When it comes to Wall Street and earnings reports, one near-constant is that what is going to happen is more important than what has happened. Last quarter's numbers were good? That's nice -- but what's the growth plan from here?
In that theme, logistics powerhouse FedEx (NYSE:FDX) reported on its fiscal third quarter Wednesday, and the numbers were not what analysts or shareholders were hoping for. But it's the tepid outlook -- and the reasons for it -- that investors need to understand. Elsewhere, General Mills (NYSE:GIS) beat profit expectations for its fiscal third quarter and raised guidance, which is in fairly sharp contrast to how the packaged food industry has been performing in recent years.
In this MarketFoolery podcast, host Chris Hill and Motley Fool Asset Management's Bill Barker reflect on the external and internal forces steering both companies, and consider the investment theses for each. They also discuss the Thursday IPO of denim dynasty Levi's, and whether the company's history and outlook make it an attractive addition to a well-accoutered portfolio.
A full transcript follows the video.
This video was recorded on March 20, 2019.
Chris Hill: It's Wednesday, March 20th. Welcome to MarketFoolery! I'm Chris Hill. Joining me in studio today, from MFAM Funds, Bill Barker. Thanks for being here!
Bill Barker: Thanks for having me!
Hill: We've got some surprising news from General Mills. We've got a hot IPO coming up. We've got to start with FedEx, though. We've got to start with the bellwether. FedEx reported after the market closed yesterday. Third-quarter profit and revenue came in lower than expected. They lowered guidance for the full year. By the way, that is the second time they've done that for 2019. Not surprisingly, shares of FedEx down 5% this morning.
Barker: Yeah, following on many other declines over the last half year or so. Down about 30% from its highs. As the story goes, the global market is showing signs of slowing, and FedEx very much is in the crosshairs of that. Additionally, the stock has been hurt by increased rumors and actions that Amazon is getting into the logistics and delivery space. There's not a lot of positive sentiment to start with, and the numbers today and the numbers predicted for tomorrow, there's nothing going the right way at the moment.
Hill: Nothing big is going their way at the moment, but Fred Smith, the CEO, talked about how some of the investments that they've been making are starting to pay off a little bit, particularly in Europe. They're also transparent about the fact that they're going to continue to make investments. I think that makes sense. I don't own shares of FedEx, but I look at this business which, over the long term, has been a great business to be a shareholder of, and I look at the stock -- it's down 30% from its high, which is about what it's done over the past year, basically down about 25%, 30%. I look at this, and the question to me is, is the worst of this over? If the investments that they've been making are starting to pay off, is this actually a good time to buy shares of FedEx? It'd be one thing if it was like, "Oh, it's down today because the valuation is sky-high and it's had this amazing run." No, it's had an amazing run over the long term, but over the last year, it's been knocked around.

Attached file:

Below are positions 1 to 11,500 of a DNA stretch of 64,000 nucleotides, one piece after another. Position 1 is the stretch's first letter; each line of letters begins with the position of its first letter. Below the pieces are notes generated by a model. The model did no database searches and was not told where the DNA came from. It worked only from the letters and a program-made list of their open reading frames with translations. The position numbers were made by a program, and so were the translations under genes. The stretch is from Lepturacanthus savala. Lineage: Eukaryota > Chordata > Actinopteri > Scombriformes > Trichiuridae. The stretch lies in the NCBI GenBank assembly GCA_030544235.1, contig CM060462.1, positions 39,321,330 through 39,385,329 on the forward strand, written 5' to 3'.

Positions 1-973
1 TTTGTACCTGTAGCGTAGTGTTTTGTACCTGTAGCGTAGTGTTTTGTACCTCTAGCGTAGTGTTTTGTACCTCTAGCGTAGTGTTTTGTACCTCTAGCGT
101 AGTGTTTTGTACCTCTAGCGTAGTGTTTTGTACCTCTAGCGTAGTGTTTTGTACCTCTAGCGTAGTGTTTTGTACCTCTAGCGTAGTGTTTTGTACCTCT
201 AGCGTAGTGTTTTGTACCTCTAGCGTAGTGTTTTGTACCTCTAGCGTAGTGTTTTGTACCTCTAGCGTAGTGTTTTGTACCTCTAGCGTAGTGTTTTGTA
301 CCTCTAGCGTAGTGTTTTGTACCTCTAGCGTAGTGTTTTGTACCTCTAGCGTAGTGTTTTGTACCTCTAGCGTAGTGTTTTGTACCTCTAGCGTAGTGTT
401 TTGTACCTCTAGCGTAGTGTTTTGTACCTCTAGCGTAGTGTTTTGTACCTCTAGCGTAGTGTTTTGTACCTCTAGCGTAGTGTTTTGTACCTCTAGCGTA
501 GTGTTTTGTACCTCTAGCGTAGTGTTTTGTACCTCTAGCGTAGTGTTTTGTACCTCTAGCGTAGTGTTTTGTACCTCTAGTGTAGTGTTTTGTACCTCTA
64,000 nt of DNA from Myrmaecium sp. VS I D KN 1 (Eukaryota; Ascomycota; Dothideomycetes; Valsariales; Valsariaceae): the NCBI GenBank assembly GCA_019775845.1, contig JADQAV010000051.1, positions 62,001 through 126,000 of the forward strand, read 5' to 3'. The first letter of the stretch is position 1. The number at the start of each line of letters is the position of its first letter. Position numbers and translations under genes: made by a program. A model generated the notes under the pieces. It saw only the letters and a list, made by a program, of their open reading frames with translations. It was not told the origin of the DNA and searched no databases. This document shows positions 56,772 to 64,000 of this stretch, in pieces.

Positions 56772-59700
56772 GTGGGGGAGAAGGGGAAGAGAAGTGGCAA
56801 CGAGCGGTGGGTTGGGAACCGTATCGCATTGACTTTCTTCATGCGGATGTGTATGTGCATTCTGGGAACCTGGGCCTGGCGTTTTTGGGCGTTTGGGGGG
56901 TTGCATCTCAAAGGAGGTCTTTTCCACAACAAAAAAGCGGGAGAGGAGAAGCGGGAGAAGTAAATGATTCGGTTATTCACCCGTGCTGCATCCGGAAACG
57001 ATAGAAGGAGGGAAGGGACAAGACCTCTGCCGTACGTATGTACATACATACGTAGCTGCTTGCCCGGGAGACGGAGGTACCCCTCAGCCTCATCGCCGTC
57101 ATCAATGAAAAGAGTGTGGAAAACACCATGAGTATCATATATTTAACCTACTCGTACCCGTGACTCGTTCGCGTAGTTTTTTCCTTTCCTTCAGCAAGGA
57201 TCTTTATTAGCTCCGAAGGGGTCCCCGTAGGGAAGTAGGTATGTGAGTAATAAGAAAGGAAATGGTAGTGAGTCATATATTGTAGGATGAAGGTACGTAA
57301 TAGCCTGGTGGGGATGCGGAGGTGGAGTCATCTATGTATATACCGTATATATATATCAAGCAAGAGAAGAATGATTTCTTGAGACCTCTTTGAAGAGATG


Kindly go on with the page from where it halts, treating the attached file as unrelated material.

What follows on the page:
Barker: It has been knocked around. The price is interesting, at about 10 to 11 times next year's projected earnings. Let's focus on that important word, "projected." Where is the future for this business? Is it something that you can assume is going to keep growing better than the pace of the global economy, or not? In terms of its acquisitions -- one of the things that is pointed to in the guidance, the outlook for next year, is that the company is predicting $15 to $16 a share in earnings...as long as you don't look at a long list of stuff. So that's adjusted earnings. Included is the integration expenses of TNT Express, which is a Dutch-based logistics and delivery company which FedEx acquired a couple of years ago and for which it's still paying integration costs. So, when Smith says these things are beginning to pay off, it depends, of course, on how you're measuring it. As long as you ignore the integration costs as a one-time thing, then yes, the revenues are higher. But it's left to those doing a little bit more work whether that was actually a great acquisition.
Hill: So, they buy TNT, it was over a year ago. They're still paying the integration costs. Did Fred Smith talk at all about how much longer he expects that to go on? I mean, great CEO, great track record. I'm willing to give Fred Smith the benefit of the doubt. He's right that technically, it's a one-time cost. But if it's a one time-cost that they have to pay off for the next five years, then yeah, that swings the pendulum toward "this was a bad acquisition."